2017.04.24

Policy brief: Microplastics in marine life

– precautionary principle urges action

2017.04.24

Policy brief: Microplastics in marine life

Current knowledge – and the risk of permanent damage to the ecosystem – justifies robust political measures in order to cut the flow of microplastics to the marine environment.

We still do not know exactly how harmful microplastics are to marine life. But a growing number of studies show that these particles potentially worsen reproduction and survival of many marine animals.

Current knowledge – and the risk of permanent damage to the ecosystem – justifies robust political measures in order to cut the flow of microplastics to the marine environment.

Plastics that have ended up in the oceans remain there for hundreds of years, maybe even longer.

Today, plastics are found in all oceans around the world, and most of this plastic is not biodegradable. It is estimated that all conventional plastics that have ended up in the oceans remain there, and will do so for hundreds of years, maybe even longer.

Sources of microplastic particles (smaller than 5 millimetres) include the washing of synthetic fabrics, car tyre wear and tear, artificial turf, anti-fouling paint, cosmetics, and many others. Together with land-based plastic debris, these particles reach the marine environment by storm water, wastewater, rivers, and air.

Once in the water, large items of plastic break down into microplastics as the result of sunlight and mechanical wear and tear.

The quantities of microplastics in the oceans, their sources, and their impacts on marine organisms are recent research fields, and the knowledge is still fragmentary. At the same time, the discharge of plastics into the marine environment is not abating, and once there plastics will be very difficult to get rid of. This gives cause for concern – and reason to seek to limit the discharge of plastics to the marine environment by political means.

Recommendations

  • Seek to reduce the discharge of microplastics from both land- and sea-based sources.
  • Standardise the difference between compostable, degradable, and biodegradable plastics. Plastics that are industrially compostable may take a long time to break down in the marine environment.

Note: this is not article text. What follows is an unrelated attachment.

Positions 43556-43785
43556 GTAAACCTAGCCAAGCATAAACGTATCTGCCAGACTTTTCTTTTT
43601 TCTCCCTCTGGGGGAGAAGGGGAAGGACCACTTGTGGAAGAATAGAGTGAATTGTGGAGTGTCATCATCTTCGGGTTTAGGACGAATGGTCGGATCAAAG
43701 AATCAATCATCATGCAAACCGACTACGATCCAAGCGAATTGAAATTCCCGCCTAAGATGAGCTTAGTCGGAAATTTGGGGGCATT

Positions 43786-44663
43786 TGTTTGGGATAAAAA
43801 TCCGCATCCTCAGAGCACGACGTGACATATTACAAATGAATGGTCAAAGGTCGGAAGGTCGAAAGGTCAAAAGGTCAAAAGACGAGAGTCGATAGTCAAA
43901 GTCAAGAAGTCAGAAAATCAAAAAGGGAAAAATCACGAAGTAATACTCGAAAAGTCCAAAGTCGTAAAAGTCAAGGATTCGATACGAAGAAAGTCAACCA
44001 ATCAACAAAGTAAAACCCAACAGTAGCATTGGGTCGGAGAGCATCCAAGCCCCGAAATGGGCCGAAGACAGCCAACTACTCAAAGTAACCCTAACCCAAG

• Ban microplastics in cosmetics and hygiene products. Microplastics should be banned in rinse-off products, but also in leave-on products where they can be replaced because of their risk of ending up in wastewater from showering and washing clothes.
  • Regulate similar chemicals found in plastics on a group basis instead of one-by-one in order to ensure greater efficiency. In the review of REACH, the chemicals’ decomposition products in the marine environment should be taken into account, because these can also be harmful.
  • Allow the precautionary principle to be paramount in achieving Good Environmental Status in accordance with the Marine Directive. Because plastics and highly persistent chemicals take a very long time to degrade, the problem is largely irreversible once it has been detected.

Microplastics are found in all oceans of the world, and animals at all levels in the marine food web are exposed to plastic particles. How this affects the marine animals is still largely unknown. But scientific experiments have shown several harmful effects, such as impaired survival, food intake and reproduction.

Illustration: Elsa Wikander/Azote

Many marine animals ingest plastics

Globally, marine animals are exposed to plastic particles that are ingested at all levels of the food web; from zooplankton, mussels and worms to fish, birds and marine mammals. Animals ingest plastics by mistaking them for food and eating them or taking them up through their gills.

Experiments have shown that microplastics can also be transported upwards in the food web from one species to another, for example, from mussels to shore crabs. It is likely that microplastics are also transferred between species higher up in the food web. Predatory fish and seals can ingest microplastic particles both via water intake and their prey.

Impaired reproduction and food intake

To date, most experimental studies aimed to establish whether microplastic particles are harmful have been carried out using higher concentrations than those found in the marine environment.

In such experiments, it has been shown that high concentrations of microplastics impair zooplankton survival, food intake, and reproduction. But harmful effects have also been observed in experiments using lower concentrations, that are more similar to concentrations found in the marine environment:

  • Oysters’ reproductive ability was severely impaired after ingesting microplastics, and their progeny had poor chances of survival.
  • Langoustines exposed to microplastic fibres over eight months lost weight and were in poor nutritional condition.
  • Fish accumulated microplastics in the liver, gills and gut, and exhibited toxic effects in the liver.

The zooplankton Daphnia with ingested microplastics.

This gives cause for concern of harmful effects of microplastics on marine organisms. More studies are needed on how different kinds and shapes of microplastics affect different species, and in lower concentrations.

Additionally, there is a lack of knowledge to establish links between the impact and exposure of microplastics at population levels, because a negative impact is often caused by a combination of different environmental factors.